The Presbyterian Pulpit

A sermon by the Rev. Dr. David E. Leininger


Delivered 10/5/08
Text: John 17
To read endnotes, click on the the note number, then click on the to return to your place in the text.

This is a special day in the life of the Church, World Communion Sunday, the one day in the year when Christians around the globe agree to come together in celebration of the Lord's Supper. This is a most symbolic day because it says something about the Church of Jesus Christ that is not readily apparent on the surface: this day says that, no matter how divided the Church appears to be by denomination, by doctrine or by politics, the Church really does have something that unites it.

Unfortunately, World Communion Sunday is a relatively new event in the history of the Church. It began in 1936 - not very long ago considering that the Church has been around for almost 2,000 years now.

I say "Unfortunately" in light of that passage of scripture we just read, those verses in the 17th chapter of John that have come to be known as Jesus' High Priestly prayer, Jesus' intercession on behalf of those disciples who had gathered there with him in that upper room and for those disciples who would follow along down through the centuries of history. He was praying for kings and commoners, for ministers and layfolk, for priests and people. He was praying for Martin Luther, John Calvin, and John Wesley. He was praying for Billy Graham and Robert Schuller and Pope Benedict. He was praying for you and me, our children and grandchildren, asking that we be kept safe (:11), that we have joy (:13), that we be preserved from the power of sin (:15), that we might be fit to serve God (sanctified) in the power of truth (:17), that we might eventually live with him (:24), and that we might be filled with love (:26). But there was something else.

That "something else" is the one thing that, I hope, struck you as you heard that scripture read: within the space of just a few sentences, the Savior repeats one particular thought four times. Four different times he uses the same words - "that they may be one." Here was Jesus' last will and testament, offered only a few hours before his crucifixion, a concern for the unity of the Church that was so overwhelming that he would say the same thing four times. But yet it took over 1900 years for those of us around this planet who call ourselves his disciples to even begin to make an effort as tentative as World Communion Sunday to show that there really is something that unifies the Church.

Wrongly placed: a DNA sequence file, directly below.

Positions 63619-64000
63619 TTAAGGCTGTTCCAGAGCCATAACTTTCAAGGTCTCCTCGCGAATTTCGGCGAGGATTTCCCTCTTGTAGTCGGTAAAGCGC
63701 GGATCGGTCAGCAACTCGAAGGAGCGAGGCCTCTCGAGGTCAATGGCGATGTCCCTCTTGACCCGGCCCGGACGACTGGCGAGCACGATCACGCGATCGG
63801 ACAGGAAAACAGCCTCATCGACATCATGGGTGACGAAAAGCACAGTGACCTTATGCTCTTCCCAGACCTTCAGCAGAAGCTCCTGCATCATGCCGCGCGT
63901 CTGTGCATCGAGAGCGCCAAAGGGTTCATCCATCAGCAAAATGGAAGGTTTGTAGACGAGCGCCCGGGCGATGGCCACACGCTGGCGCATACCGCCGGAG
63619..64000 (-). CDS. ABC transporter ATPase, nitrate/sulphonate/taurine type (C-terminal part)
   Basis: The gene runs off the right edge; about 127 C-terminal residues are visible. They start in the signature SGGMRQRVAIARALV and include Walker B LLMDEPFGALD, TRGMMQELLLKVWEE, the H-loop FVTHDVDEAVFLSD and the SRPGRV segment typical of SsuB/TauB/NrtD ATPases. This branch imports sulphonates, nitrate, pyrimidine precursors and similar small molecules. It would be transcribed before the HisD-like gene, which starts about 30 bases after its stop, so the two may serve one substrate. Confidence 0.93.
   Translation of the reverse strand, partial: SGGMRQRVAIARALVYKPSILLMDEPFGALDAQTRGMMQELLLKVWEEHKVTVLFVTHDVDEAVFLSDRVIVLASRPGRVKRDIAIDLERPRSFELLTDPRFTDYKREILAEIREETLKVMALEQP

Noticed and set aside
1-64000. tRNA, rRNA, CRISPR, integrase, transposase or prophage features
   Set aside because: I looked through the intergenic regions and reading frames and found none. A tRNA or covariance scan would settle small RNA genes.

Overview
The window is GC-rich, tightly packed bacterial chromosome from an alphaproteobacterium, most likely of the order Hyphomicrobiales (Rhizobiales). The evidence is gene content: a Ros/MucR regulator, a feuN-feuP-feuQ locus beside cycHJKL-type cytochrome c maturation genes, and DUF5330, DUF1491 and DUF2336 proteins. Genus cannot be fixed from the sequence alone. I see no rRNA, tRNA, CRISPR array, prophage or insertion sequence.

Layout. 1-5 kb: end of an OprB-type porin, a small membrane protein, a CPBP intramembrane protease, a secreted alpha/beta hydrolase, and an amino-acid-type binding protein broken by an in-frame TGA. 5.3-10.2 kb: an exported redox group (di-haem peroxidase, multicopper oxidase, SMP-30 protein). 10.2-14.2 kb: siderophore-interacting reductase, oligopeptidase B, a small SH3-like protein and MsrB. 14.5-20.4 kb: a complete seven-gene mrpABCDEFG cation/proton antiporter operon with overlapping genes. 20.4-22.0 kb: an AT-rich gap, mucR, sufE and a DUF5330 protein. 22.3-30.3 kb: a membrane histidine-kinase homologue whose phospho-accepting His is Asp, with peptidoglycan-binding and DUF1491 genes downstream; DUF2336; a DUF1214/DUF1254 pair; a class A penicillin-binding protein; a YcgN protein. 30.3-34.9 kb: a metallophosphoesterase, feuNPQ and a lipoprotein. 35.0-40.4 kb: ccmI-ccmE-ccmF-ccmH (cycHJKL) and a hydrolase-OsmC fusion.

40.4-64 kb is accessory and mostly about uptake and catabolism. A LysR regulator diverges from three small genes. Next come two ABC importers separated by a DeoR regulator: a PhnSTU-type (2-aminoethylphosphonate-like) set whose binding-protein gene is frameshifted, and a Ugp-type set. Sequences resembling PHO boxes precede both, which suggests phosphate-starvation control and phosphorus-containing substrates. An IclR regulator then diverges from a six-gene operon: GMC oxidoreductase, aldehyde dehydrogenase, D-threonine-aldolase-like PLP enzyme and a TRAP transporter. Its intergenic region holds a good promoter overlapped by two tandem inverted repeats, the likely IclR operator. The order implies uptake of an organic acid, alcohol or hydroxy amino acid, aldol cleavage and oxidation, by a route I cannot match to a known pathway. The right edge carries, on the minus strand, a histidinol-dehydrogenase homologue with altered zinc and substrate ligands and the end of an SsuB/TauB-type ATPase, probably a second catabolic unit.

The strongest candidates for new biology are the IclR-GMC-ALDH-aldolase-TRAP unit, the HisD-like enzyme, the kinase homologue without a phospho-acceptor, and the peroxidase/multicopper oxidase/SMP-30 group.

Now admittedly, we might have to do some hard looking to come up with anything that shows the Church as even remotely united despite what we affirm in our creeds from week to week about believing in a "holy, catholic (or universal) church." On the surface, there is nothing universal about it. Across the parking lot we have the Methodists and the Church of Christ, down the road in one direction we have the Episcopalians and the Catholics, in the other direction we find the UCC's and more Catholics and Methodists, to the north we have Baptists and Independents. And, quite frankly, until relatively recently, each individual group appeared to take great pleasure in taking potshots at all the other groups. Fortunately, there is less of that these days than in the past, but there is not much question that the wounds are still there. The result is a collection of sects and denominations that want to claim to be ONE CHURCH despite a mass of evidence to the contrary.

What about it? What is it that makes all these disparate groups want to claim to be a part of THE ONE CHURCH? Why would we even want a World Communion Sunday? What is it that we claim unifies us. Well, the most obvious answer would seem to be Jesus. "Where Christ is, there is the Church." Is that really true?

Think about it. In the Gospel record we read that the scribes and the Pharisees were where Jesus was, but they surely could not be equated with the Church, nor would they have wanted to be. You see, they wanted a religion of rules and regulations as the way to righteousness before God, and that was not where Jesus was. So despite their physical nearness, we really cannot say that they were where Jesus was.

Think of another situation. Of all the people we read about in the pages of scripture, none could be thought of as being more where Jesus was than the disciples. But one of them, Judas, ended up betraying him to the cross. Could Judas be equated with the Church? Of course not. Many think that Judas did what he did because of his disappointment that Jesus refused to lead a political revolution against Rome. But again, that is not where Jesus was. And again, physical proximity was no guarantee of any togetherness.